The losses in global stock markets increased on Monday, with US equity futures and Asian shares sliding on concerns over slowing growth and fears that a rise in tensions between Washington and Beijing could blow up chances of a trade deal.
Spread-betters expected European stocks to follow suit, with Britain’s FTSE slipping 0.7 percent, Germany’s DAX shedding 1.1 percent, and France’s CAC losing 1 percent.
Traders returned from the weekend to face a growing wall of worry, with the world’s top and largest economic powerhouses, the United States, China, and Japan, all releasing weaker-than-expected data that pointed to a moderating economic activity.
Investors were also getting ready for a Tuesday vote on British Prime Minister Theresa May’s European Union Brexit deal, which is widely expected to be rejected by the parliament, raising fears of a chaotic exit in March.
S&P futures and Dow futures both slipped 0.7 percent, suggesting more pressure on Wall Street later in the session as investors continue to ditch riskier assets.
MSCI’s broadest index of Asia-Pacific shares outside Japan slumped 1.5 percent to a near three-week low.
The Shanghai Composite Index retreated 0.6 percent. Australian stocks dropped 2.2 percent, closing in to the lowest level since December 2016, and South Korea’s KOSPI slipped 1 percent.
Japan’s Nikkei lost 2.1 percent. Data early in the session showed that the economy contracted the most in more than 4 years in the third quarter as companies slashed capital spending amid uncertainty over global demand and trade tensions.
US-China trade negotiations need to reach a successful end by March 1 or Washington will impose new tariffs, US Trade Representative Robert Lighthizer said on Sunday, adding that there exists a “hard deadline” after a week of apparent confusion among President Donald Trump and his advisers.
Markets were already reeling from news last week that Canadian officials had arrested the chief financial officer of Chinese smartphone maker Huawei for extradition to the United States. The arrest could throw up another hurdle to the resolution of a trade war between the world’s two biggest economic powerhouses.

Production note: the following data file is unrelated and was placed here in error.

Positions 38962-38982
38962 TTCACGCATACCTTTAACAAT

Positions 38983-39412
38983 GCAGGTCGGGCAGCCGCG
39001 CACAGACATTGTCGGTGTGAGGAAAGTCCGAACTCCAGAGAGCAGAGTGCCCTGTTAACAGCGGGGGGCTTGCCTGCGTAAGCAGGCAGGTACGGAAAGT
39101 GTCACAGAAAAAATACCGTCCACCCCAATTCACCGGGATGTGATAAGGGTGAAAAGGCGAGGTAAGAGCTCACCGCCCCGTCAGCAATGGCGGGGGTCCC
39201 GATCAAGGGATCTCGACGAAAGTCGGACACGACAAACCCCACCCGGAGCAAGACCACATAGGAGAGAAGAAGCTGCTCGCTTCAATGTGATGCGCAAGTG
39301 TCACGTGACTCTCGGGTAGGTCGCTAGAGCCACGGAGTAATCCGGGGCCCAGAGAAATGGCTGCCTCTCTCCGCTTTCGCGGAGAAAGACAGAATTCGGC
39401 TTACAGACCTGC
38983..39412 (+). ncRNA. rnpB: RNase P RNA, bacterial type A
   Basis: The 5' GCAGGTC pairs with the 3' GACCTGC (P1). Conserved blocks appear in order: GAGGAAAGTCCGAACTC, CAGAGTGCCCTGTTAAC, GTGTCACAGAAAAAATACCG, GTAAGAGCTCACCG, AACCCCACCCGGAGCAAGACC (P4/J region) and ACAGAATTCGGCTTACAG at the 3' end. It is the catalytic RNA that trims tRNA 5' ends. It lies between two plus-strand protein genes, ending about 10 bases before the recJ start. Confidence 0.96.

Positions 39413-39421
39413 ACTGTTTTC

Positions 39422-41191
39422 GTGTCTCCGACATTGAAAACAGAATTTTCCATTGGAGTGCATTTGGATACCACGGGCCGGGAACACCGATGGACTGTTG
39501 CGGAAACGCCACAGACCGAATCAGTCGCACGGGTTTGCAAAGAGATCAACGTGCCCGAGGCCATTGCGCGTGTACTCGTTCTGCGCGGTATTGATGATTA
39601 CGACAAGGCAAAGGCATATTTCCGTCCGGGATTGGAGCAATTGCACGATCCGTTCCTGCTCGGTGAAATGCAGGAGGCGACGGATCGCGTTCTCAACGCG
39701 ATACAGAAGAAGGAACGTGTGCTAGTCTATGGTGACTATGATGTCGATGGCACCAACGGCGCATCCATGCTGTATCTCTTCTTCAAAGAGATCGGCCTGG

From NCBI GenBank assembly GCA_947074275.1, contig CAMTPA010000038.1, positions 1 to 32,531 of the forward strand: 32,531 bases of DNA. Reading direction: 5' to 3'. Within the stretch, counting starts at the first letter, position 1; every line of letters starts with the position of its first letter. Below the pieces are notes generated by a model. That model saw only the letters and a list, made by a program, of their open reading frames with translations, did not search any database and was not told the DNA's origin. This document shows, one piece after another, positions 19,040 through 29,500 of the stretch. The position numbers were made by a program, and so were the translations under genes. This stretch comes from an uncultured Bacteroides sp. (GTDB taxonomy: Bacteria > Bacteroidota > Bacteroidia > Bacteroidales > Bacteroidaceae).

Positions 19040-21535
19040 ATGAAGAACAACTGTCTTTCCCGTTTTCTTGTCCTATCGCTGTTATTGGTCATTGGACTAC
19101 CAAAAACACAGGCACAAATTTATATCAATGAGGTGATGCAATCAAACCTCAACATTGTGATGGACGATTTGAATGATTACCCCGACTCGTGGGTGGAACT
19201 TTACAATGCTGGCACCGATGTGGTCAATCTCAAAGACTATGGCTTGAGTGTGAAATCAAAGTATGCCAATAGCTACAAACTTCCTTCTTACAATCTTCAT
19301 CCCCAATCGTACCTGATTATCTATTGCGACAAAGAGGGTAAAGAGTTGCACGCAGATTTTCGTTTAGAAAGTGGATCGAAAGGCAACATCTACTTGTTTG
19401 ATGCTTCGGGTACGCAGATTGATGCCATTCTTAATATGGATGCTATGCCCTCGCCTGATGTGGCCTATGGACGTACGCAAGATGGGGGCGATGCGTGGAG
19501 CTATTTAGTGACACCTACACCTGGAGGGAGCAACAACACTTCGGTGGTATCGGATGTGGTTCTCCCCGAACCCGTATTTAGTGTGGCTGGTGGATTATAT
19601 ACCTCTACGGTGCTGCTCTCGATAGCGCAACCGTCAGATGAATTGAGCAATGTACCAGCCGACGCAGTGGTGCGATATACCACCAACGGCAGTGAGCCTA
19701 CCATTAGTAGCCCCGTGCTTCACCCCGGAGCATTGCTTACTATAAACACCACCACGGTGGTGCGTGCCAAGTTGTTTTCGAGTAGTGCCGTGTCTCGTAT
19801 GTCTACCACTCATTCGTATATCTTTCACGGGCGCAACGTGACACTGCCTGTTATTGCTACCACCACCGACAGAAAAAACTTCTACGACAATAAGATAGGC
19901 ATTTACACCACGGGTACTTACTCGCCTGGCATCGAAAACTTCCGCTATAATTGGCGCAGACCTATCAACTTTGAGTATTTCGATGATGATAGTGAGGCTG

Wall Street’s main indexes slipped more than 2 percent on Friday in a broad selloff, recording their largest weekly percentage drops since March.
“The biggest concerns for equity markets currently are the US-China trade conflict and the Huawei incident,” said Soichiro Monji, who is the senior economist at Daiwa SB investments in Tokyo. “The trade theme will preoccupy the markets through the 90-day truce period between the United States and China, waiting for any signs of concession between the parties.”
Trump and Chinese President Xi Jinping early this month agreed to a temporary truce that pushed back a planned January 1 US tariff hike while the two sides negotiate.
“Eventually, because it is in both party’s interests, I think some deal will be struck but the process, I suspect, will have many hills and valleys that will impact the markets,” said Mark Grant, chief global strategist at B. Riley FBR Inc in Florida.
While American officials say that the Huawei arrest was a legal matter and not linked to the trade dispute, the move is expected to complicate and have some bearings to the trade talks.
“Even though President Trump said the incident will not derail the talks, the markets should not underestimate nationalism hype which may create the hurdle for China to make concessions,” wrote strategist at OCBC Bank.